8 Ways To Boost Online Gift Cards

There’s an article in Forbes about how companies like Home Depot, The Container Store, and CVS are adding electronic gift cards to their Websites. Well, it’s about time. It shouldn’t take a lot of analysis to see that gift cards can be a lucrative piece of online functionality. Why wouldn’t you help customers just give you money?!?

If you are deploying online gift cards, here are some ideas for improving the experience:

  1. Merchandise it. Make sure that customers can find a clear path to gift cards from the homepage.
  2. Make it easy to do multiples. Consumers often shop for several people at one time around the holidays, so make the process easy to generate several gift cards in a single session.
  3. Allow flexible amounts. Don’t lock customers into specific amounts for gift cards (which replicates some offline gift cards), since there’s no reason to fit into their budget. 
  4. Schedule delivery. Don’t make customers wait until the day before a key event to buy a gift card. Allow them to buy it any time they want, but schedule delivery for a later date. 
  5. Create delivery options. Some customers may want to send the gift notice directly from the company, but others may want to email it themselves or hand something to the recipient. Think through these options; even consider offering gift cards through the (regular) mail.
  6. Encourage gifting. If your company has a rewards program, think about giving customers some type of credit when they buy gift cards. Otherwise, you may want to offer some other incentives for this highly desirable customer behavior.
  7. Enhance the giftee experience. When someone receives a gift card from your company, it should be the start of a special experience — that fully reinforces your brand. So design the entire experience. A happy recipient will encourage more gifting!
  8. Don’t forget usability.  Poor usability can drag down any gift card offering. Make sure that your gift card functionality is very easy to use. In particular, watch out for the top issues we found in our evaluation of 100’s of Web Sites: text illegibility, inefficient task flow, and obscure privacy/security policies.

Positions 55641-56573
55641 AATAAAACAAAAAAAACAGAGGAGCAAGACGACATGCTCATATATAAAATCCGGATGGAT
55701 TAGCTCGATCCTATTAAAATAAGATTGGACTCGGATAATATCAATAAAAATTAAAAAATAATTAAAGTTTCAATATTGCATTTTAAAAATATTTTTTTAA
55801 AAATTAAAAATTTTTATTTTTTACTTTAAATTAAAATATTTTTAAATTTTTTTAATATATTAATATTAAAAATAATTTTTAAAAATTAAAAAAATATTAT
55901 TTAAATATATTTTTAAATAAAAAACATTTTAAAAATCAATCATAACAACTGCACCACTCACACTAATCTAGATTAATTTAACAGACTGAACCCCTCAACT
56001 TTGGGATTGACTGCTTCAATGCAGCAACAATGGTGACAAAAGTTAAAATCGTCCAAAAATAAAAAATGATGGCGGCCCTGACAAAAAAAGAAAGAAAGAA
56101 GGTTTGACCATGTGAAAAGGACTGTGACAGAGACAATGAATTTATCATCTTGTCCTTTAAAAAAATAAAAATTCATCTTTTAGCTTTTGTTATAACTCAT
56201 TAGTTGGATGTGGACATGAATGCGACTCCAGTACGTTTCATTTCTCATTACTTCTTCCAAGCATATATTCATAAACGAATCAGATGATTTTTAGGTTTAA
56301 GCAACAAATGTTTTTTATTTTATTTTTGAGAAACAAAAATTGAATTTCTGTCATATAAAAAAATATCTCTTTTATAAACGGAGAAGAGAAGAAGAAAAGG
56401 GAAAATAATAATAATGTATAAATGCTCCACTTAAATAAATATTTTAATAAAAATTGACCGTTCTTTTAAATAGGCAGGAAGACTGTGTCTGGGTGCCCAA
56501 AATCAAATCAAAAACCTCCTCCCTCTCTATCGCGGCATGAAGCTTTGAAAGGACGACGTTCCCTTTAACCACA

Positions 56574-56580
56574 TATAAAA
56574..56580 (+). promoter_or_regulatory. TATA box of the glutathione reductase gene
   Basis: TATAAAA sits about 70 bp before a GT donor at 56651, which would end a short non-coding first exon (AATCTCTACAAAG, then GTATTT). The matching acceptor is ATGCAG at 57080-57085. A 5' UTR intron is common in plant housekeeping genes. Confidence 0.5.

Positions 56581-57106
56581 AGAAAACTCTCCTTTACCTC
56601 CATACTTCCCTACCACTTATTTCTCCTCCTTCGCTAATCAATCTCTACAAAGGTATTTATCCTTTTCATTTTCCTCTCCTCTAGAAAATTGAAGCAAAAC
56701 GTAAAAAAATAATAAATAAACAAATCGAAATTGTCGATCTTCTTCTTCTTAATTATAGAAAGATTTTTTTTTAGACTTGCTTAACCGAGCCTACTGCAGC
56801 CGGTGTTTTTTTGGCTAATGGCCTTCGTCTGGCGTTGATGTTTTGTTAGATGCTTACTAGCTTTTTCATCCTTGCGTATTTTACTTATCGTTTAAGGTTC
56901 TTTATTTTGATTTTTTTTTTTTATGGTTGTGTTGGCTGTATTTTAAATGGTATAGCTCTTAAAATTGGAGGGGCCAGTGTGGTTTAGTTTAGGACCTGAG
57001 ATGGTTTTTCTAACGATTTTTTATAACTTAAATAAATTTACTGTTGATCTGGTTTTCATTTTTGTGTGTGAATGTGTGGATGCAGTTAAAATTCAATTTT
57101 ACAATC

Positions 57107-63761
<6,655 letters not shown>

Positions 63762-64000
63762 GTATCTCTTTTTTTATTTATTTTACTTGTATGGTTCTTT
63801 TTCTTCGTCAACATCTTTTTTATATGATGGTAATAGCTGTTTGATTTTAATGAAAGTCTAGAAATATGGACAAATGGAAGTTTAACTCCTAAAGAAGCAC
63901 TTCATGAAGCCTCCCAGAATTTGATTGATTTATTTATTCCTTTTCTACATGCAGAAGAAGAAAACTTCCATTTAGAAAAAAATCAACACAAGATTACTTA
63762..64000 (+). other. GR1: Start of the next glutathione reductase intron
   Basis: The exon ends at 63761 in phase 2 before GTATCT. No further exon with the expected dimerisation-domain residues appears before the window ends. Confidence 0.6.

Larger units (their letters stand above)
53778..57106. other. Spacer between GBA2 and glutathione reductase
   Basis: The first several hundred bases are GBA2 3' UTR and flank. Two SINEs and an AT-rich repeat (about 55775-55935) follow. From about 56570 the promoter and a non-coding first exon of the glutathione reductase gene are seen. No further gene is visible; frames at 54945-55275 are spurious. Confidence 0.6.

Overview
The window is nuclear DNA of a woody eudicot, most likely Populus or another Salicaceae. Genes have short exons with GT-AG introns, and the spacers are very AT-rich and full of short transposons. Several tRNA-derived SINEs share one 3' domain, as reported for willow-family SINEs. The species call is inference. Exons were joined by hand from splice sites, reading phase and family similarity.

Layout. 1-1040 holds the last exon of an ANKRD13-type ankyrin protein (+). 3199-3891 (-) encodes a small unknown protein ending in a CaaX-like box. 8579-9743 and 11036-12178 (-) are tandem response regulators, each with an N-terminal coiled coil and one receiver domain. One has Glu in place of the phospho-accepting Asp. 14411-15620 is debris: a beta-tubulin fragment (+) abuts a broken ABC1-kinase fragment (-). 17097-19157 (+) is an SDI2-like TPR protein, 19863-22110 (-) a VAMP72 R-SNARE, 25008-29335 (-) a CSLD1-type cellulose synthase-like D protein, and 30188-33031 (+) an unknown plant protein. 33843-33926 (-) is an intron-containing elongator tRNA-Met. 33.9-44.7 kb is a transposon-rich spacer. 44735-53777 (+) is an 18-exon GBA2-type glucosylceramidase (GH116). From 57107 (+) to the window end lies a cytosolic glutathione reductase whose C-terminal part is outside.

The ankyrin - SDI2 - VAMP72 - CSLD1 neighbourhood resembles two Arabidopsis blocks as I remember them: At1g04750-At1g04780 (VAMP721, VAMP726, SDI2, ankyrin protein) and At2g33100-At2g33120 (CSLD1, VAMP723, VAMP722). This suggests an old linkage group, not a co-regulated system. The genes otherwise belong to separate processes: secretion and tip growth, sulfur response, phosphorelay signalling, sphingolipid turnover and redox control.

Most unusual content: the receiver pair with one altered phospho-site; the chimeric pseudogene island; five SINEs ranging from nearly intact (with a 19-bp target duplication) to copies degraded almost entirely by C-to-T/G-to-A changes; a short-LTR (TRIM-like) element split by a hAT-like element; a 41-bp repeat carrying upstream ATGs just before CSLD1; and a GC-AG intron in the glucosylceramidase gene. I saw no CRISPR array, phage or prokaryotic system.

The bottom line: Try and capture every gifting opportunity.

Written by 

I am a customer experience transformist, helping large organizations improve business results by changing how they deal with customers. As part of this focus, I examine strategy, culture, interaction design, customer service, branding and leadership practices. I am also a fanatical student of business, so this blog provides an outlet for sharing insights from my ongoing educational journey. Simply put, I am passionate about spotting emerging best practices and helping companies master them. And, as many people know, I love to speak about these topics in almost any forum. My “title” is Managing Partner of the Temkin Group, a customer experience research and consulting firm that helps organizations become more customer-centric. Our goal is simple: accelerate the path to delighting customers. I am also the co-founder and Emeritus Chair of the Customer Experience Professionals Association (CXPA.org), a non-profit organization dedicated to the success of CX professionals.